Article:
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UFC 190: Looking at different scoring options

Submitted by Dan Velten

The sport of Mixed Martial Arts is relatively young and has been growing strong.  It has evolved quite a bit since the Ultimate Fighting Championship’s birth in 1993.  As time goes on, evolution occurs, and sports are no different.  It has been said a million times, but the scoring system used in MMA is flawed because it was taken from a different sport, boxing.  MMA needs a scoring system designed for the complexity and nuances of MMA.  Simply put, fights could be scored in a more fair, accurate, and ubiquitous manner. 

The current “10-point Must” scoring system is a dinosaur egg laid by the sport of boxing seemingly 60 million years ago.  The sport of MMA has evolved but the scoring system has not.  The fighters and fight dynamics have changed, and it is time for the scoring system to remove its vestigial tail.

The goal of scoring should be to determine the correct result.  Too often we see a match where a fighter won on the judges scorecard, but it appears to the viewer that he or she lost the fight.  These scoring options would hopefully stop that from occurring.  As often stated by the fans, “Who would you rather be at the end of the fight?  That’s who won.” It is a tough opinion to argue. 

Scoring is subjective, but it could become more objective to a degree, which would be better for the sport, the fighters, and especially the fans, many of which have become frustrated.  This sport is designed to represent a street fight.  Sometimes the scoring system does not accurately represent who fans thought won the battle.   Fans enjoy a competitive match, and love a dazzling knockout or submission, but what they hate is a robbery.  Obviously, there will always be those that say a decision was a robbery when their fighter lost, but hopefully this scoring overhaul can alleviate some of this aggravation.

The current fossil scoring system works mediocre at best, even in boxing, but for fights that last more than 3 or 5 rounds, recovering to win from a slow start is incredibly difficult.  It makes it nearly impossible for a fighter trailing 20-18 after 2 rounds to win a decision.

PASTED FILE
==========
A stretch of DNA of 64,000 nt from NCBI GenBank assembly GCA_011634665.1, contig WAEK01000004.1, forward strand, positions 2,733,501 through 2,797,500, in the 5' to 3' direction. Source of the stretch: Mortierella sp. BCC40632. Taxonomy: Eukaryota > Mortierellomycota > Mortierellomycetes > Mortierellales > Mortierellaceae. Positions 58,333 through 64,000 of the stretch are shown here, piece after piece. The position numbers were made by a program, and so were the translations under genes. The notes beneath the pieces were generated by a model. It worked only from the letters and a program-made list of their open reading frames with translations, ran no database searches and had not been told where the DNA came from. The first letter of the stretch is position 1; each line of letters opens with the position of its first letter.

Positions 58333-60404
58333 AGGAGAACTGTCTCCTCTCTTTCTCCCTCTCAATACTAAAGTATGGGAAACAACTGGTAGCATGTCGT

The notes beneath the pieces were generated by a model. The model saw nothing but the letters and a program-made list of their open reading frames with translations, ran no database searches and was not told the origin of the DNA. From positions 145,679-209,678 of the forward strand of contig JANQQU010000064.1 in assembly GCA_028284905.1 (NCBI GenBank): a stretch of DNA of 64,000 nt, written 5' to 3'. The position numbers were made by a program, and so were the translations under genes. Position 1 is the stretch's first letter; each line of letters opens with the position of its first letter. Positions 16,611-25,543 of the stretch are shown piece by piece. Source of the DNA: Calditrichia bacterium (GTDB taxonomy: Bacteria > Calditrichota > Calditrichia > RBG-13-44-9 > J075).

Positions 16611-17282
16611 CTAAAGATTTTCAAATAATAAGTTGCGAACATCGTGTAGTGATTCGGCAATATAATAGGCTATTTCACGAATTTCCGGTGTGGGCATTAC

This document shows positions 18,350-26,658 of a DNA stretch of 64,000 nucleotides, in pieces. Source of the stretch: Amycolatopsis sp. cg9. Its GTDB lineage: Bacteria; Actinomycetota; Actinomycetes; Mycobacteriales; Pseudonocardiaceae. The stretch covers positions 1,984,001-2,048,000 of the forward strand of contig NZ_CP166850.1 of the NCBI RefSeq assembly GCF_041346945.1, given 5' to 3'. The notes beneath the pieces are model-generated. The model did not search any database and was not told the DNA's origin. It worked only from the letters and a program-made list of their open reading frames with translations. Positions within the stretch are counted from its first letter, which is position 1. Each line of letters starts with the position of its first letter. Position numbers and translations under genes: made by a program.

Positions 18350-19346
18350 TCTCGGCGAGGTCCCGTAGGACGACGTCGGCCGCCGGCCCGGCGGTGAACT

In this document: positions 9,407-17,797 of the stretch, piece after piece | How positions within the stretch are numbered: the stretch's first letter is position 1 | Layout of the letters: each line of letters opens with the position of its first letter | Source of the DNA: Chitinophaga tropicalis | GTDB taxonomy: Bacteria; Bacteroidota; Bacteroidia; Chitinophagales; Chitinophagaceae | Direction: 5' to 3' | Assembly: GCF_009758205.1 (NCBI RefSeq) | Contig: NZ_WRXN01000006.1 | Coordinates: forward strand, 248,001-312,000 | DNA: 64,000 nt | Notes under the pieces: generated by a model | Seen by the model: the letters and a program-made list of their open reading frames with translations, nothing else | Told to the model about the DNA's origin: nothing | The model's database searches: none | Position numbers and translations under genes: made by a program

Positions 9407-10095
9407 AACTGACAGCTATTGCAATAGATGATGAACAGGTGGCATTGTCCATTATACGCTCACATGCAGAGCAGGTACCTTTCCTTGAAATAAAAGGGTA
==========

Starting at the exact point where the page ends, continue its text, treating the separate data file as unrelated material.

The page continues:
In boxing, a judge can focus primarily on punching and thus a fighter who connects more should be given the 10 points.  However, there are so many nuances to MMA judging that must also be considered.  One of which is the ground game and the submission attempts.  The “near finish submission attempt” is often overlooked because it appears that no damage was done.

Point scoring in boxing is ok because a typical fight is between 6 and 12 rounds.  In MMA, over the course of the typical 3 round match, a fighter can barely win the first two rounds and lose the last round heavily and typically still wins the fight with a score of 29-28.  If judges were allowed to use more of the 10 points then this system would more accurately represent the fight.  The problem is that judges are told to “find a reason” to pick a round winner, and often rounds are too close to call, but draw rounds rarely occur on a judges scorecard.  Another flaw is that 10-8’s are only given when a fighter destroys the opponent.  The damage differential between a 10-10 and a 10-9 can be minimal, but to score a 10-8, the difference has to be massive to be given.  There are plenty of other problems with the “10-Point Must” system that I will look at in the future. 

This article (and subsequent articles) will score fights using different methods.  Some of these have been realistically discussed, but never gone any further.  One I just made up completely.  A brief summary of each method is below. 

10-Point Must Scoring (currently used in MMA) – The round winner receives 10 points and the round loser receives 9 or fewer, supposedly based on the differential of the damage and other advantages.

10-Point Open Scoring – This is the same as above, but more of the points will be used, including each fighter potentially receiving 10 points in an even round.  It could be determined as follows: